Amazon.com announced it will disclose its carbon footprint later this year, giving consumers and investors new insight into the environmental cost of its popular two-day shipping. The company also pledged in a blog post Monday that half its shipments would be “net zero” carbon — also known as carbon-neutral — by 2030.
The world’s biggest e-commerce company has for years resisted pressure from investors and other stakeholders to disclose more information about its environmental impact.
Late last year, several Amazon employees used their stock grants to submit shareholder proposals asking the company to devise and disclose its plans for climate change.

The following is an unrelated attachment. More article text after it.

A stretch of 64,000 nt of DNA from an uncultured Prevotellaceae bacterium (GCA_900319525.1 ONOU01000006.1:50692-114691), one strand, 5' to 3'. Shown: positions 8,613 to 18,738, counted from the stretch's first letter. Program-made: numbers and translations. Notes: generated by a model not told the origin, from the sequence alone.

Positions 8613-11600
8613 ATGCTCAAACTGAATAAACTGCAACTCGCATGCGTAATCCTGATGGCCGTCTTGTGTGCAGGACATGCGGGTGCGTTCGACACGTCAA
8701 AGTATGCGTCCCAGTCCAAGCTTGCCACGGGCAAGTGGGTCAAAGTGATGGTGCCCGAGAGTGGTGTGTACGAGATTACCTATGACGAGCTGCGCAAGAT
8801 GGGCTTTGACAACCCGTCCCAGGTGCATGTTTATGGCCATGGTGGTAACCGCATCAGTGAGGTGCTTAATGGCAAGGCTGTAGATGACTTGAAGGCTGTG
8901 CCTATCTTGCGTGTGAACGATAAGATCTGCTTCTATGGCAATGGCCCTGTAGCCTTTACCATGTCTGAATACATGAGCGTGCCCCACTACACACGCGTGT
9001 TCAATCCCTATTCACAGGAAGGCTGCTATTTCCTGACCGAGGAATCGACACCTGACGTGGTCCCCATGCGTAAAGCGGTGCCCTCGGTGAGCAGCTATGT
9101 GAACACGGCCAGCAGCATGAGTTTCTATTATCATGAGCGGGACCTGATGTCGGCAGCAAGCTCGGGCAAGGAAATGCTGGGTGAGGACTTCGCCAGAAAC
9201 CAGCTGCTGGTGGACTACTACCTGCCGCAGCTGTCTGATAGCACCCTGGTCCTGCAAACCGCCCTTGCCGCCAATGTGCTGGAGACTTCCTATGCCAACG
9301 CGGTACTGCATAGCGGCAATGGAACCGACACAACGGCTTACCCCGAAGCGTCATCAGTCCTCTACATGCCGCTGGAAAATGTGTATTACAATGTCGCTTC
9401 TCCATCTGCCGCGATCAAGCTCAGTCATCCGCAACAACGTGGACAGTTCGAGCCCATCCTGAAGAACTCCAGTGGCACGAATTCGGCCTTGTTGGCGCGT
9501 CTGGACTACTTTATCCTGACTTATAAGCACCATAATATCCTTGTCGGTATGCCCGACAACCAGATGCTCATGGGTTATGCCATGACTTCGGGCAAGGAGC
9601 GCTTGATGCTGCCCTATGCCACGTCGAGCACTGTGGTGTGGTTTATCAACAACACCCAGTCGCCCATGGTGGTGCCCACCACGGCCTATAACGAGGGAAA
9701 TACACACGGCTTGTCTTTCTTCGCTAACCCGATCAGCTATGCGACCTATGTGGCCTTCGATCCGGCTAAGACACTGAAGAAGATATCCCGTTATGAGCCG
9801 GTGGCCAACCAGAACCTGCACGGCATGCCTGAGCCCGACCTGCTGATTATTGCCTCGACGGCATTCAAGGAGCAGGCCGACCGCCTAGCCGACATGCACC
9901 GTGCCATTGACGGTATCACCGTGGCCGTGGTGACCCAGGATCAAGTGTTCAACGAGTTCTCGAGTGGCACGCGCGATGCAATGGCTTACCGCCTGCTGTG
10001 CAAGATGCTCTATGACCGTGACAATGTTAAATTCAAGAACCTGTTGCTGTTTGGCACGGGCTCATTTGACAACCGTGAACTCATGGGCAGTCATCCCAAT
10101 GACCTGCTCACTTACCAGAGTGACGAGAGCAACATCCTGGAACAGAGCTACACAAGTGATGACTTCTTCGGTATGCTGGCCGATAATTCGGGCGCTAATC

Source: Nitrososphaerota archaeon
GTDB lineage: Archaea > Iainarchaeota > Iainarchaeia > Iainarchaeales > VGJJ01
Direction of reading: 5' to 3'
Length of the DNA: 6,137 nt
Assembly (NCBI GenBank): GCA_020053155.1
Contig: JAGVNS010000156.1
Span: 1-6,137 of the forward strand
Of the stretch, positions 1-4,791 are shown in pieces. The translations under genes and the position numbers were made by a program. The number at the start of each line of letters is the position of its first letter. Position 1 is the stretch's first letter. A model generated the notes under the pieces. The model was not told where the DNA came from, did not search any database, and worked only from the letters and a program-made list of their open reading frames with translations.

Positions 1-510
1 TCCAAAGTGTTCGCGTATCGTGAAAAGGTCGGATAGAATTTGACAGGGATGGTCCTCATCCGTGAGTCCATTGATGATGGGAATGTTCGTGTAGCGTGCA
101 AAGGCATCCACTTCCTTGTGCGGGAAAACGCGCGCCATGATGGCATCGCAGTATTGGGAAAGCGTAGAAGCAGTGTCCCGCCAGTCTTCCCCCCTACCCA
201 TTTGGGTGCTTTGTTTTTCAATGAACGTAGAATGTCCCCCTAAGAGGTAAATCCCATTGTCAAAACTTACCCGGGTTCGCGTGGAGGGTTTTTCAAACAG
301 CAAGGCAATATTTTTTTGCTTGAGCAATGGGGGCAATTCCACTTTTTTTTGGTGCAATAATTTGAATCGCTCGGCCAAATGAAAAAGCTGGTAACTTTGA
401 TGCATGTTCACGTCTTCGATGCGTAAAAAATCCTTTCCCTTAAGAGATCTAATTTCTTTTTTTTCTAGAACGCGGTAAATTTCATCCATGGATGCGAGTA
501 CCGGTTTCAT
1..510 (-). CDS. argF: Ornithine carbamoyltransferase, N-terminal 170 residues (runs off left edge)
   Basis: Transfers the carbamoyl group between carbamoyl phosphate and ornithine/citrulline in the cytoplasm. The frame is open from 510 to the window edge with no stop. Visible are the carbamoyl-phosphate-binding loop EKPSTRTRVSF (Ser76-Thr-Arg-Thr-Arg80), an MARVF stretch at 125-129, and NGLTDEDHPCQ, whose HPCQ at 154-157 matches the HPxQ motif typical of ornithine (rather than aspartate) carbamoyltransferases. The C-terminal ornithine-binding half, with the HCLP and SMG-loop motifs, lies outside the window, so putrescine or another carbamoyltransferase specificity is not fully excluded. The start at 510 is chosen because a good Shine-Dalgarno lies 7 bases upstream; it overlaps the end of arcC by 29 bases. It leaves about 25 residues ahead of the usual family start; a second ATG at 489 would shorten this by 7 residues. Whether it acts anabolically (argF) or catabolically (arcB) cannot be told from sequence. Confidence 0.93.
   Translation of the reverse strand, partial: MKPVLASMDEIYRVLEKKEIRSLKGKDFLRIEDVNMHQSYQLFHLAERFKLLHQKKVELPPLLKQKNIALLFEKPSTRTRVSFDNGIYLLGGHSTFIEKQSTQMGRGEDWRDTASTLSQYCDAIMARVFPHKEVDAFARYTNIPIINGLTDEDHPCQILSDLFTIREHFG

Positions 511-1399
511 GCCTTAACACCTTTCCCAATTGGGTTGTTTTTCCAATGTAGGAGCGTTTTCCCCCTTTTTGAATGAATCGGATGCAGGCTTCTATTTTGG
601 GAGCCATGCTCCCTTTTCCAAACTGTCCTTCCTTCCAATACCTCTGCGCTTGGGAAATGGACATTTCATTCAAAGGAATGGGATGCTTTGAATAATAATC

Estimating the emissions from e-commerce is complicated. Ordering something online often is less energy intensive than driving to and from a physical store to pick up an item because shipping can take advantage of economies of scale.
But the benefit declines rapidly as delivery times get shorter and when customers don’t group items together, said Josué Velázquez-Martínez, a sustainable logistics professor at MIT.
That’s a challenge for Amazon, which now counts more than 100 million Prime members, all of whom are eligible for two-day shipping.
“When customers want to receive a product in one or two days, the carbon emissions increase substantially,” he said. “If you are willing to wait a week, it’s like killing just 20 trees instead of 100 trees.”